The Broncos are the first team in NFL history with three players catching at least two touchdown passes from the same quarterback. Manning’s first two passes went to tight end Julius Thomas, which were his first two touchdowns of his NFL career. After the Broncos blocked punt in the third quarter, Manning’s fourth and fifth touchdown passes went to newly acquired wide receiver Wes Welker. To put the game out of reach, Manning completed his final two touchdown passes to wide receiver Demaryius Thomas. Overall, there were 63 touchdown passes in Week 1, the most ever in any week in NFL history.

 

Other Records Achieved During Manning’s 7-Touchdown Game

-1st quarterback with three career games of 6 Touchdown Passes

-23rd career game with 4+ Touchdown Passes, tied for 1st with Brett Favre

-7th career game with 5+ Touchdown Passes, tied for 1st with Drew Brees

-Extended his NFL record with his 73rd career 300-yard passing game

-Extended his NFL record 74th career game throwing 3+ touchdown passes

 

Unique Debuts

They are other players who achieved or extended personal records and streaks during Week 1 of the NFL season. Newly acquired wide receiver Anquan Boldin for San Francisco 49ers had 13 receptions for 208 yards in the 34-28 victory over the Green Bay Packers. 

Boldin becomes the first player in NFL history to receive over 100 yards in his debut with three different teams (217 for the Cardinals, 110 for the Ravens, and 208 for 49ers). Only one other player has received for over 100 yards in their debut for two teams: Randy Moss (130 for the Raiders and 183 for the Patriots). Boldin has two career games of 200+ receiving yards, both of them occurred during Week 1 of the NFL regular season.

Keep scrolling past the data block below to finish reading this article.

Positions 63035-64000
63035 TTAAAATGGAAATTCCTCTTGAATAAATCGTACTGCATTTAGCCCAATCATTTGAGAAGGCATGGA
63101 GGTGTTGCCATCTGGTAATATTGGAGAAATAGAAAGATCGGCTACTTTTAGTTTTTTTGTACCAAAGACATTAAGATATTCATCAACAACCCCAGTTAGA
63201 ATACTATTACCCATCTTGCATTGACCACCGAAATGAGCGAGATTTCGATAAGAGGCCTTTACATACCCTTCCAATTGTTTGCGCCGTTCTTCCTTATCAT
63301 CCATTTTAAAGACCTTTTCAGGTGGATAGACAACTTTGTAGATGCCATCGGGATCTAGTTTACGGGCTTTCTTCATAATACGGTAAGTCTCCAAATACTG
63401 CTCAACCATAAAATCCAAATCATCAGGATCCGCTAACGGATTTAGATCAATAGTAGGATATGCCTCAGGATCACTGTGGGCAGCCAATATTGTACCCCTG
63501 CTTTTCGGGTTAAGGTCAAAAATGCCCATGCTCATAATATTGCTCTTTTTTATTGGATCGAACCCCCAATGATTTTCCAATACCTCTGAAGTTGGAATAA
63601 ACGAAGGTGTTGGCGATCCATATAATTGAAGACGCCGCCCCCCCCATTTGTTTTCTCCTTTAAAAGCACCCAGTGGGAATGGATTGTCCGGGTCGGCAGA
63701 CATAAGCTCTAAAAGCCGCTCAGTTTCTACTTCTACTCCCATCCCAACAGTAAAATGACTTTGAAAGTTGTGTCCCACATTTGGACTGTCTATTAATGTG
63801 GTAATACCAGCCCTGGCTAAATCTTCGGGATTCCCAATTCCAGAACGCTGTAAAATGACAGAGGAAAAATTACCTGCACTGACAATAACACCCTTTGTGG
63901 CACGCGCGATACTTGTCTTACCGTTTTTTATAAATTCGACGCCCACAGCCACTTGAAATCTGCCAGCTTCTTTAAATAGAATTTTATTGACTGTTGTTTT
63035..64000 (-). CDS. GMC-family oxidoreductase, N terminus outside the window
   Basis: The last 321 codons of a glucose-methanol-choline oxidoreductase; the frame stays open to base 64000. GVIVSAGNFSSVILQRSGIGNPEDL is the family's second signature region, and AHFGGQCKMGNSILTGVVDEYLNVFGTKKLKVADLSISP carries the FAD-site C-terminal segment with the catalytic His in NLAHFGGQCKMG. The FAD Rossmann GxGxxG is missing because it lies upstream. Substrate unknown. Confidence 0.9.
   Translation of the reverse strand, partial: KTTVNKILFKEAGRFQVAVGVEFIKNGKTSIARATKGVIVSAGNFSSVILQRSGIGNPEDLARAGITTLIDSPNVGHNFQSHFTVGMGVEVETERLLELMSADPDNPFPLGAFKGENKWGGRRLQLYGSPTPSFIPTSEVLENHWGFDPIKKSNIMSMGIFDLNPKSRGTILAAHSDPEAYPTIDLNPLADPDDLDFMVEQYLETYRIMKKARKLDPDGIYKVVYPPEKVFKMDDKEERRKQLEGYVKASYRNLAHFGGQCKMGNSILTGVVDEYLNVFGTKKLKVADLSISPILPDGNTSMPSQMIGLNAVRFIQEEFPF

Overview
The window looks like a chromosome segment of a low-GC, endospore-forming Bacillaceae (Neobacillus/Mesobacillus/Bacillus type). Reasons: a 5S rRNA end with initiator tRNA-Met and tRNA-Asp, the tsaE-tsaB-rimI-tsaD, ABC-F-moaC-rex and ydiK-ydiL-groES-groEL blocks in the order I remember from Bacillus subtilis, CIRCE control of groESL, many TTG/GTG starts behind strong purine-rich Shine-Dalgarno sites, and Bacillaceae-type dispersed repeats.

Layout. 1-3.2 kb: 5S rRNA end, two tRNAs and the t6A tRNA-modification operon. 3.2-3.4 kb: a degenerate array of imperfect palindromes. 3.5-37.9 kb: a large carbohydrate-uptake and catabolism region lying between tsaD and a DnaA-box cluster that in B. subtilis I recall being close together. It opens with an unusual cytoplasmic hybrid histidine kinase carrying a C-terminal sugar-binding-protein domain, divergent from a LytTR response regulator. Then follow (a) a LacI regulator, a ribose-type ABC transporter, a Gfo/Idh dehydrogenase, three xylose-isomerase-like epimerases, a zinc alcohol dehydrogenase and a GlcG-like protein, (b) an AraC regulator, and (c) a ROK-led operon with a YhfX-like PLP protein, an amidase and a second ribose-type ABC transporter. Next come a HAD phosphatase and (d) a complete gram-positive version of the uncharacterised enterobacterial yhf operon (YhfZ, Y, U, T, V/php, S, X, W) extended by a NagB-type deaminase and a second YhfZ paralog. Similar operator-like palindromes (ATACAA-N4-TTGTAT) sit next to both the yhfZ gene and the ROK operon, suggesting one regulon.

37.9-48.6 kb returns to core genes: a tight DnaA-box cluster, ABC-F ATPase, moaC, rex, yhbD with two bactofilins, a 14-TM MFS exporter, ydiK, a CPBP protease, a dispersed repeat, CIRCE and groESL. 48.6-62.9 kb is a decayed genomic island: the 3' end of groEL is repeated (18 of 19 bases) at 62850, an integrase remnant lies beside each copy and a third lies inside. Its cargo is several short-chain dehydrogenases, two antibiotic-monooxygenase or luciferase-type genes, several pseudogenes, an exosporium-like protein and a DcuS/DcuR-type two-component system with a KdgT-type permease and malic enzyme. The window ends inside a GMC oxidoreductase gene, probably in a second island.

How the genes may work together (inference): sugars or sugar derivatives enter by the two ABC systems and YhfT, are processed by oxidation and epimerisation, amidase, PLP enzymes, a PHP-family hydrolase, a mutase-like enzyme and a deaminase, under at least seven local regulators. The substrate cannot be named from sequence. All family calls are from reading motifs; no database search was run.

Extended Personal Streaks and Records

Indianapolis Colts wide receiver Reggie Wayne extended his streak of 65 consecutive games with at least three receptions.  Hall of Fame wide receiver Cris Carter ranks second at 58 consecutive games with at least three receptions. Wayne is 23 receptions away from 1,000 in his career. 

New Orleans Saints quarterback Drew Brees threw for 357 yards and two touchdowns in the Saints victory over the Atlanta Falcons. Brees has 36 career games of 350+ passing yards, most in NFL history.  He is also one of six quarterbacks with at least 100 career games of 2+ touchdown passes and ranks 3rd among active quarterbacks behind Manning and Tom Brady.